2014 Through My Eyes: Maxime Vavasseur [Witxes]


photo by David-Olivier Descombes


“Witxes is a sonic entity crashing popular music into singular music since 2010. Based around Lyon (Fr), this schizophrenic project finds its way in the balance between improvisation and passionate sound research. Focus is laid on creating abstract yet often tonal pieces, blurring lines between acoustic and electronic sources, playing with various definitions of sound and inviting many musicians to join the recording process.”[via official website]

How would you summarize this past year on an artistic and personal level?

It’s been a quite busy year. I’ve been commissioned a site-specific sound installation by the river Saône in the town where I currently live (Lyon); wrote, recorded and mixed a new 20-min piece based on Dale Cooper Quartet track in only 3 weeks, toured Europe twice, met a lot of supporting people on the road, etc. On the other side, in 2014, I didn’t have a lot of time to actually write and work on music, so this has been a bit frustrating; frustration that will hopefully prove to be useful next year. I’ve also spent quite a lot of time thinking and trying to define what is the purpose of live performing music that is originally thought as recorded music, and how should that be done. I don’t think there is a definitive answer, but I feel like this is a healthy way to try to deliver your best, though it can also drive you nuts from time to time.

Which album have you listened to most often this year (not necessarily released in 2014)?

That would be Wilderness of Mirrors by Lawrence English, released on his own Room40 label. Back in 2011, when finalizing Sorcery/Geography, I was looking for someone to do the mastering of this first long length of mine, and my idea was to have someone who would have an artistic input through mastering. And I remembered how Lawrence’s “Kiri No Oto” made a really strong impression on me, and even though our work is different, I liked his philosophy about sound, liked his thoughts and tastes in I read about in various interviews, and thought he would be great for this. And he was. Anyway, his latest album is really physical, it really has this “chaos & beauty” feel that I’m looking for when crafting music. Behind the apparent rawness and crudeness, there is a subtle, detailed work, and it reveals new elements each time you’re listening to it. When bought from Room40, the album came with a download of a live Ep that is the perfect companion to the album. (There is another Room40 album in my top ten this year, Chris Herbert’s Constants).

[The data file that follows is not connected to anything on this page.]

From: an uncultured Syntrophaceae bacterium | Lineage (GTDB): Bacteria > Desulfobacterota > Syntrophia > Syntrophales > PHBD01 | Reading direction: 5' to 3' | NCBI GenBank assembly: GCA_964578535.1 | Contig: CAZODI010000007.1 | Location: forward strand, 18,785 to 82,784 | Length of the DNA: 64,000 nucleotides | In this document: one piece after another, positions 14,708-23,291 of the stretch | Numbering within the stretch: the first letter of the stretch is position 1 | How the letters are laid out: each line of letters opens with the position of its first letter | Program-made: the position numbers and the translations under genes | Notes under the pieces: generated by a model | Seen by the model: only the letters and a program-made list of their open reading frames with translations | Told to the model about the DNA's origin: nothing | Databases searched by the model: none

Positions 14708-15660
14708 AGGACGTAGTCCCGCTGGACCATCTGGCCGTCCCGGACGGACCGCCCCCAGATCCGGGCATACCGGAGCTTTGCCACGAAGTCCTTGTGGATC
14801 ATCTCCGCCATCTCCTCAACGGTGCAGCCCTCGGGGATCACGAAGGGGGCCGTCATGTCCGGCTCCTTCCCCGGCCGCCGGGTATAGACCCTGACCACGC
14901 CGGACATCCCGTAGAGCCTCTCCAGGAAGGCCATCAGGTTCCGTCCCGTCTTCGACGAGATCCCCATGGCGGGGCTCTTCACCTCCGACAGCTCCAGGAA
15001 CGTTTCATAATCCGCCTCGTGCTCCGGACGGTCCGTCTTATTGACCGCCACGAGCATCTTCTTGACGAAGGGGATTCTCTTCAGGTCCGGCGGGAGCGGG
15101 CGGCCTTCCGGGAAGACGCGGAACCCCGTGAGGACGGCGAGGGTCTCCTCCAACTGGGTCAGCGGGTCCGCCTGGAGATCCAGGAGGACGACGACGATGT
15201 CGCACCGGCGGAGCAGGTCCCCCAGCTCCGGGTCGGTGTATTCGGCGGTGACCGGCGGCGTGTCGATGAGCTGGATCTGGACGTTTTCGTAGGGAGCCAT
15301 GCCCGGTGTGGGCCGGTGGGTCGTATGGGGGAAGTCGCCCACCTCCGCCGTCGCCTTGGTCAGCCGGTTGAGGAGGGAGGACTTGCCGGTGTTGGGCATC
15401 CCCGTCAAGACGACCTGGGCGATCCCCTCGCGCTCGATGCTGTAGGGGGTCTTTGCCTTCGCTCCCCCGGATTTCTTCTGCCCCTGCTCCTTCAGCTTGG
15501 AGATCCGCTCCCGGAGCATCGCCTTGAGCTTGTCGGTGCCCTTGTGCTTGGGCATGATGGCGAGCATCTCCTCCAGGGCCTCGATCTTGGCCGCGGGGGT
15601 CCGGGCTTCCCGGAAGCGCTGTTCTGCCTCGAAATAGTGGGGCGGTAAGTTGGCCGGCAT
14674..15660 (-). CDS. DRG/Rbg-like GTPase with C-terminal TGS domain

What was the best gig you’ve attended?

I must admit I didn’t attend many gigs this year, I am getting really cranky as the number of disrespectful and noisy people is dreadfully increasing and it is usually ruining my experience. One of the best musical thing I attended this year was actually a performative theatrical musical installation with no musicians or actors. It is called “Stifters Dinge” and it is by german artist Heiner Goebbels : mesmerizing mechanics, artificial sunrises, A/C drones, robotic pianos and water mirrors. Bj Nilsen has washed my ears, Marissa Nadler has touched me, Haxan Cloak has damaged my brain, Textures made me headbang and scream like I was 14, and I feel grateful for getting to listen to Dale Cooper Quartet perform 11 nights in a row. I should also mention to your readers the RIEN’s farewell show was a great and touching one. They were my favorite french band and disbanded on December 1st, as planned 15 years ago.

What was the best non-music related cultural experience you’ve had?

I visited the Kolumba Museum after a show in Köln. It was designed by the great swiss architect Peter Zumthor (who also designed the Witches Memorial in Norway). The place itself is a piece of art, the marble, the leather, the way the light gets in, how the place affects the visitor senses. It is simple and effective. Everything is in its right place there. It is now my favorite museum space.